1. William B. Breuer, Vendetta: Castro and the Kennedy Brothers, (New York: John Wiley & Sons, 1997), 26.

2. C. Wright Mills, Listen Yankee, (New York, McGraw-Hill, 1960), 186.

3. David J. Finlay, Ole R. Holsti and Richard R. Fagen, Enemies In Politics, (Chicago: Rand McNally, 1967),95.

4. Georgie Anne Geyer, Guerrilla Prince - Fidel Castro, (New York: Little, Brown & Co., 1991), 240.

5. Seymour M. Hersh, The Dark Side of Camelot, (New York: Little, Brown & Co., 1997), 162.

6. Susan Eckstein, "Contesting Castro: The United States and the Triumph of the Cuban Revolution" Political Science Quarterly, (Summer 1995 v110 n2), 335(2).

7. Donald E. Rice, The Rhetorical Uses of the Authorizing Figure. (New York: Praeger Publishers, Inc., 1992), 112.

8. Alexander M. George and William E. Simons, eds. The Limits of Coercive Diplomacy, (Boulder, CO: Westview Press, Inc, 1994), 178.

9. E. Howard Hunt, Give Us This Day, (New Rochelle, NY: Arlington House, 1973), Frontispiece.

10. Ibid., 38.

11. Ibid., Frontispiece.

12. Ibid., 24-26.

13. Thomas Powers, The Man Who Kept The Secrets: Richard Helms & The CIA, (New York: Alfed Knopf, 1979), 147.

14. Peter Wyden, The Bay of Pigs: The Untold Story, (New York: Simon & Schuster, 1979), 25.

15. E. Howard Hunt, 40.

16. Michael R. Beschloss, The Crisis Years: Kennedy and Khrushchev, 1960-1963, (New York, HarperCollings Publishers, 1991), 102.

17. Powers, 117.

18. E. Howard Hunt, 82-83.

19. Robert Smith Thompson, The Missiles of October, (New York: Simon & Schuster, 1992), 57-58.

20. Richard J. Barnet and Ronald E. Müller, Global Reach, (New York: Simon & Schuster, 1974), 57.

21. Wyden, 41.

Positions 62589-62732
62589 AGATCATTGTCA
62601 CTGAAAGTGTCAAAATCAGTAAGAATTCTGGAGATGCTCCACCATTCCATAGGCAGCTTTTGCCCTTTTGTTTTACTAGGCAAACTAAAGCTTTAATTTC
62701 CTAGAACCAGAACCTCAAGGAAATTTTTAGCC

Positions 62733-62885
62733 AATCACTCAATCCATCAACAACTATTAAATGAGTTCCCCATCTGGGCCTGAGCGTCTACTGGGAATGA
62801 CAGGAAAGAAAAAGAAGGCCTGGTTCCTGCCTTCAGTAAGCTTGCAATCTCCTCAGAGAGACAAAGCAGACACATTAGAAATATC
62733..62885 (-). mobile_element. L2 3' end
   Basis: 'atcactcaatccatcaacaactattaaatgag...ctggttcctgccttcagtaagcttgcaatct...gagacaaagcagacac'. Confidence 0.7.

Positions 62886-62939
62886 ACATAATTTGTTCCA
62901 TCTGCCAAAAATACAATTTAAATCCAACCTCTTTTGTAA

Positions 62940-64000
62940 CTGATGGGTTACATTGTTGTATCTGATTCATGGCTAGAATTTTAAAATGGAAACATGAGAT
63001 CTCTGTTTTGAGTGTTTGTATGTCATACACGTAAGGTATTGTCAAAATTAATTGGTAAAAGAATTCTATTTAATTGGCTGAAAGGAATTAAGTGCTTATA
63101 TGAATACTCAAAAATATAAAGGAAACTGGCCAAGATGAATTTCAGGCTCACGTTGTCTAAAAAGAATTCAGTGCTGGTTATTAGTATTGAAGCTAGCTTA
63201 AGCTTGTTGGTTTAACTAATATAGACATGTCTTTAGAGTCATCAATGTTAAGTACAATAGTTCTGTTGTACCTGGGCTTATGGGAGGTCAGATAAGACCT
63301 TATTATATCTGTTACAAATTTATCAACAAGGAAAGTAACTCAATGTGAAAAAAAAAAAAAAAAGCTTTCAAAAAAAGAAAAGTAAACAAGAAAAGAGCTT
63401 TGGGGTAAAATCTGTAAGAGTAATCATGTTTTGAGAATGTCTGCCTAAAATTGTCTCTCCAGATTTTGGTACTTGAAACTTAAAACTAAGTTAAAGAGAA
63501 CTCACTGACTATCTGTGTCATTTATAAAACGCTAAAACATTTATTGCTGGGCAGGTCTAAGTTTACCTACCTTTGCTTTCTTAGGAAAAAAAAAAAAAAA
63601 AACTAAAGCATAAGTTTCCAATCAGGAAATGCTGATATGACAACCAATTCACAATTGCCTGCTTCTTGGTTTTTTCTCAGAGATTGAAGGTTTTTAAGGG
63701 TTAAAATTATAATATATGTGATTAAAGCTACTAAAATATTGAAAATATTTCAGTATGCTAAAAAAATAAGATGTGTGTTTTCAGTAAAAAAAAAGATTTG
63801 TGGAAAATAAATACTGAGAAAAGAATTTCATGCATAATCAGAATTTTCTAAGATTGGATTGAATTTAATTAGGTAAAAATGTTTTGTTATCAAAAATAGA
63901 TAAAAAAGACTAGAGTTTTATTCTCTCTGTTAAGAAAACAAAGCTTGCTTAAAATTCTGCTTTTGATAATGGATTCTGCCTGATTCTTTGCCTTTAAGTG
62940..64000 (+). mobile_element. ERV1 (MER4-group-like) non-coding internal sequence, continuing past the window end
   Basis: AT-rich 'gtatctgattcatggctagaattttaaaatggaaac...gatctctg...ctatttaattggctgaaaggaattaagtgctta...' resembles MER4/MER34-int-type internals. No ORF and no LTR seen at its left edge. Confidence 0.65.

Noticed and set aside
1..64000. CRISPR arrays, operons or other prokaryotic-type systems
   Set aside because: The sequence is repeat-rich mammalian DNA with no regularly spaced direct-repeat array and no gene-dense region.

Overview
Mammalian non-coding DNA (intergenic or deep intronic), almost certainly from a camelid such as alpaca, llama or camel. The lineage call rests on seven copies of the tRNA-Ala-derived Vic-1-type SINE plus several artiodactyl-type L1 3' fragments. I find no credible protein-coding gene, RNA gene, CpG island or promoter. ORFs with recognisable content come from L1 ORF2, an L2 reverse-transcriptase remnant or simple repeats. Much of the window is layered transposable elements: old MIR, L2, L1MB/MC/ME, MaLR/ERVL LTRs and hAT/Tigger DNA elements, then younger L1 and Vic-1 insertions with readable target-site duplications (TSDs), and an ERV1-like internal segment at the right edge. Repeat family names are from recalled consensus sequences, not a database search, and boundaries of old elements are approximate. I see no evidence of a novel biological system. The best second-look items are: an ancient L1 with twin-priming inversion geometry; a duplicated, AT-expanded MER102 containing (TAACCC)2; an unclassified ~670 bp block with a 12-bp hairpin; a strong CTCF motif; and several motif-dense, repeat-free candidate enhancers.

22. Carl Oglesby, The Yankee and Cowboy War, (Kansas: Sheed Andrews and McMeel, Inc., 1976), 34.

23. Donald E. Rice, The Rhetorical Uses of the Authorizing Figure: Fidel Castro and Jose Marti, (New York: Praeger Publishers, Inc., 1992), 115.

24. Robert F. Smith, The United States and Cuba: Business and Diplomacy, 1917-1960, 1960), 100.

25. William E. Ratliff, The Selling of Fidel Castro, (New Brunswick, NJ: Transaction Inc., 1987), 4.

26. David Halberstam, The Powers That Be, (New York: Dell Publishing Co., 1979), 545.

Right on history, that I lived in and remember. Thanks.

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Check my memory, I think the Vienna summit was in 1961.  (If you agree the summit was in 1961, edit your post and I will edit this one to delete the reference.)

Tim Gratz:

You were absolutely right to correct my basic, but substantive, typo, citing the Venna Summit as 1963 rather than 1961, as it should have been written. I made the correction within a few short hours, but don't see that you followed-up on your commitment to "edit this one to delete the reference," days later. It was an embarrassing and stupid mistake, as I immediately acknowledged.

Clearly I know my history well enough to remember June, 1963 as the month JFK made his last trip to Europe, where the crowds in each country went virtually berserk with idolotry for the leader of the free world, most interestingly in Berlin. As with the contrast in a few short years between the receptions received by JFK and V.P. Nixon in Venezuela, Kennedy was far more popular globally than he was in his own country, where the civil rights struggle and the residue of McCarthyistic anticommunism had his popularity ratings very low.

As for the topic of this seminar, Painting Castro Red, I will repost the following: